Biosynthetic engineering of novel molecules to create new potential medical treatments often involves tinkering with existing natural molecules, such as antibiotics or peptides, to make them better. This can be done with standard synthetic chemical reactions in the laboratory but sometimes it is easier to find an enzyme to do the work. The search for such an enzyme has led a group of researchers down an unlikely path. By employing high-brightness x-rays from the U.S. Department of Energy’s Advanced Photon Source (APS), an Office of Science user facility, to study a strain of bacteria isolated from a coal mine fire in Appalachia, the team has identified an enzyme that catalyzes a rare reaction and applied it to making a new, improved antibiotic.
The research was based on the observation that a bacterial strain isolated from an underground coal mine fire in Kentucky was able to synthesize two distinct classes of a rare unsaturated hexuronic acid metabolite, suggesting that the bacterium expresses an enzyme that catalyzes a reaction that has presented a challenge to synthetic chemists. In order to identify the enzyme, the team from the University of Kentucky and Rice University sequenced the entire genome of the bacterial strain and performed a bioinformatics analysis on the data to identify the genes. This analysis identified a potential candidate, a single prenyl transferase gene, PriB, that clusters with other biosynthetic genes responsible for making the unusual metabolite.
In order to test whether the enzyme was indeed responsible for the reaction they were interested in, they synthesized the protein in a bacterial expression system and purified it for enzymatic testing. The enzyme assays revealed that PriB was the gene they were seeking and that it is a particularly permissive prenyl transferase that is able to act on a wider variety of substrates than other prenyl transferases in the family, with a wide range of active pH and temperature conditions, and no dependence on metals. Interestingly, the enzyme works on both D- and L-tryptophan, a first for this family of enzymes.
The ability of PriB to work on a wide range of substrates under a wide range of conditions suggested to the researchers that it could be a very useful tool for synthesizing new and interesting molecules from existing natural products. To test one of these possibilities, they tried modifying daptomycin, an antibiotic that contains the right chemical structure to be modified by PriB. It worked! PriB was able to modify daptomycin to make two new products that work 6-10 times better than daptomycin (Fig. 1).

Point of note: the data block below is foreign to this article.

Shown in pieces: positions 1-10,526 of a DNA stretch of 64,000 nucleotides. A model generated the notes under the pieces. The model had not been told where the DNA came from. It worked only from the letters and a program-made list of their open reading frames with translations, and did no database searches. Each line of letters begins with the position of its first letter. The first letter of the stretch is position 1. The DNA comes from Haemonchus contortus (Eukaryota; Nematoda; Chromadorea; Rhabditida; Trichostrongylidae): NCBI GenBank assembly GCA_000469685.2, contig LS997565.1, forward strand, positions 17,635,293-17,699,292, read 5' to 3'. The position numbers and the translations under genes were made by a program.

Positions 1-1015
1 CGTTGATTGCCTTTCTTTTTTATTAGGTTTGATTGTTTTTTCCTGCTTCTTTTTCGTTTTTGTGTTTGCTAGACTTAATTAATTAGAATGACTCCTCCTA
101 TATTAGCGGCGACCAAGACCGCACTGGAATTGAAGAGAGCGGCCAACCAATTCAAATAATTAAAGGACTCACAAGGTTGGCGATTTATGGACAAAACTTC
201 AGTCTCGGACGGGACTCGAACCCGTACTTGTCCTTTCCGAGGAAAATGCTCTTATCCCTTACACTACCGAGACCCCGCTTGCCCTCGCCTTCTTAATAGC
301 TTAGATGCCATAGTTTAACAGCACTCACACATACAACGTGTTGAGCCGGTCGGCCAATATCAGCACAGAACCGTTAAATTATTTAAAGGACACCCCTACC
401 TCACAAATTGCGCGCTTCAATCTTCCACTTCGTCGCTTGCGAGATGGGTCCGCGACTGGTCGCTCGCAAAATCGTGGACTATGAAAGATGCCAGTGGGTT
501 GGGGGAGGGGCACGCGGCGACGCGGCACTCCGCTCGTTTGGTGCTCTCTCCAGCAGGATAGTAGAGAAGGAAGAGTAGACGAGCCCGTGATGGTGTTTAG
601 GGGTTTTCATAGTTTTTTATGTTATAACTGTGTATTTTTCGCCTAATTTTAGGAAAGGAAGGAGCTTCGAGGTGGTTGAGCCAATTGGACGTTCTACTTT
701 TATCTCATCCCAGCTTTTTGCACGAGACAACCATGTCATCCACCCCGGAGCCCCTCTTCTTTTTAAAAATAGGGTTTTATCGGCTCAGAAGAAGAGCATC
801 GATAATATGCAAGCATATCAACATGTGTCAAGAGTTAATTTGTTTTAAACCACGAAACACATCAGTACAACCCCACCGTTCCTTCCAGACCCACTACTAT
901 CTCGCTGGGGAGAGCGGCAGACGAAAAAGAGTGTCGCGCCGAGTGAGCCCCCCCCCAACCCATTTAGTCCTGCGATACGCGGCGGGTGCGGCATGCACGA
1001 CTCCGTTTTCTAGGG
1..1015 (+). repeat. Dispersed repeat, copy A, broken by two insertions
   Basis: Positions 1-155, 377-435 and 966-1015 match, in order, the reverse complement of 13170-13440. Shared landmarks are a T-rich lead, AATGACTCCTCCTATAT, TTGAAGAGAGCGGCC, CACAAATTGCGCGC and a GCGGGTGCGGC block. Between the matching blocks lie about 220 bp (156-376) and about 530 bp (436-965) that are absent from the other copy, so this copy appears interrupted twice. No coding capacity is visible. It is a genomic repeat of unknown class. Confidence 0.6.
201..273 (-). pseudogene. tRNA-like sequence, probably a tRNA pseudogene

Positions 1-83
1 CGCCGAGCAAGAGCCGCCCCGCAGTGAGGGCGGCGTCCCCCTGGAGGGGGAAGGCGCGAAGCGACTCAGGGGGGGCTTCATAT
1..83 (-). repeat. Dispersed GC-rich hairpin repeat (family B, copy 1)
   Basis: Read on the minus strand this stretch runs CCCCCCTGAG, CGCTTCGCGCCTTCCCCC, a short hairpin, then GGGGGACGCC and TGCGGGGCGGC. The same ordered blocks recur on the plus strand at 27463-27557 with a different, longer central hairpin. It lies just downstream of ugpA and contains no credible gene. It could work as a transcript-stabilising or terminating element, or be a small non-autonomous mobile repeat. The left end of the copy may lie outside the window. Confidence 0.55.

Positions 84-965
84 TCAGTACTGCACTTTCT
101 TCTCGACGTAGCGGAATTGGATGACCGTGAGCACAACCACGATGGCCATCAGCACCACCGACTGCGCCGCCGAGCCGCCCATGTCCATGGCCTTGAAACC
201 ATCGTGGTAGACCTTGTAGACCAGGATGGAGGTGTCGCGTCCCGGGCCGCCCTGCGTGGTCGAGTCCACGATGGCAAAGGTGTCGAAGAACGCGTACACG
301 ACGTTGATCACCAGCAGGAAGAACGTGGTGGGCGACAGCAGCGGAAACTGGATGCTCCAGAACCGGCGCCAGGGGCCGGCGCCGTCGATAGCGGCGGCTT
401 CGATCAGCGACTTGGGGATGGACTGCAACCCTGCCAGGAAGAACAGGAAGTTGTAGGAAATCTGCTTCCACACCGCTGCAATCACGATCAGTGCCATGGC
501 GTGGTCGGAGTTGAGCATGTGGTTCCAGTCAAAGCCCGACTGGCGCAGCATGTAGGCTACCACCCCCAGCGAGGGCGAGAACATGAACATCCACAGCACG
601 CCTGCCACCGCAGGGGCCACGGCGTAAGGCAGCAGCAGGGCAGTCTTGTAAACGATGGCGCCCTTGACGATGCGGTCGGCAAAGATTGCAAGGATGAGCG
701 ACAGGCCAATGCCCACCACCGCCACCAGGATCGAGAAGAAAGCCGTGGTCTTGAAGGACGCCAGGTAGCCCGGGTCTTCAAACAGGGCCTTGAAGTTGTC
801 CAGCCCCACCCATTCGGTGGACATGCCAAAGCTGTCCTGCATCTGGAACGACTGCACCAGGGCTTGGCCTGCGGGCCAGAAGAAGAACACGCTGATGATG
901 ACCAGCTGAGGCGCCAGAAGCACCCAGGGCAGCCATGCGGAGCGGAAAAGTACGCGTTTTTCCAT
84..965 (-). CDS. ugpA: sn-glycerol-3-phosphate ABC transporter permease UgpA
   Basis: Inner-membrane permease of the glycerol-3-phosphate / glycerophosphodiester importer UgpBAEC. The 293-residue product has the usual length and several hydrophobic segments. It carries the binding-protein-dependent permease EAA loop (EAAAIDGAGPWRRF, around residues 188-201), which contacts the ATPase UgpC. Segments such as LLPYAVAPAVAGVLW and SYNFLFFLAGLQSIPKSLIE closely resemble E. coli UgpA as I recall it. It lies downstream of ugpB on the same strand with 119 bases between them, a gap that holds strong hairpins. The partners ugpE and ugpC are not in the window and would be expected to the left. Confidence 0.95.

To investigate the structural basis for the permissiveness of PriB, the team solved X-ray crystal structures of PriB with and without ligands. Analysis of data collected at the Lilly Research Laboratory Collaborative Access Team 31-ID-D x-ray beamline at the APS at Argonne National Laboratory revealed a central barrel structure around a solvent-filled core surrounded by a ring of solvent-exposed alpha helices (Fig. 1). The structure undergoes significant conformational changes upon substrate binding and researchers were able to identify differences in PriB that explain why its catalytic action is not dependent on metals the way other prenyl transferases in the family are. PriB also has a unique substrate orientation and binding pocket dynamics that explain its substrate permissiveness compared to other members of the family.
The discovery and characterization of PriB opens doors to new possibilities for biosynthetic tailoring of natural products to make new, more effective products and treatments. The modification of daptomycin in this study is sufficient proof that new tools can be found in the most unlikely locations, even underground in a coal mine fire. — Sandy Field
See: Sherif I. Elshahawi1, Hongnan Cao2, Khaled A. Shaaban1, Larissa V. Ponomareva1, Thangaiah Subramanian1, Mark L. Farman1, H. Peter Spielmann1, George N. Phillips, Jr.,2*, Jon S. Thorson1,** and Shanteri Singh1***‡, “Structure and specificity of a permissive bacterial C-prenyltransferase,” Nat. Chem. Biol. 13, 366 (April 2017). DOI: 10.1038/nchembio.2285
Author affiliations: 1University of Kentucky, 2Rice University ‡Present address: University of Oklahoma
This work was supported by NIH grants R37 AI52188 and R01 CA203257 (J.S.T.), U01 GM098248 (G.N.P.) and NCATS (UL1TR001998). Use of the Lilly Research Laboratories Collaborative Access Team beamline at Sector 31 of the Advanced Photon Source was provided by Eli Lilly and Company. This research used resources of the Advanced Photon Source, a U.S. Department of Energy (DOE) Office of Science user facility operated by Argonne National Laboratory (DE-AC02-06CH11357).
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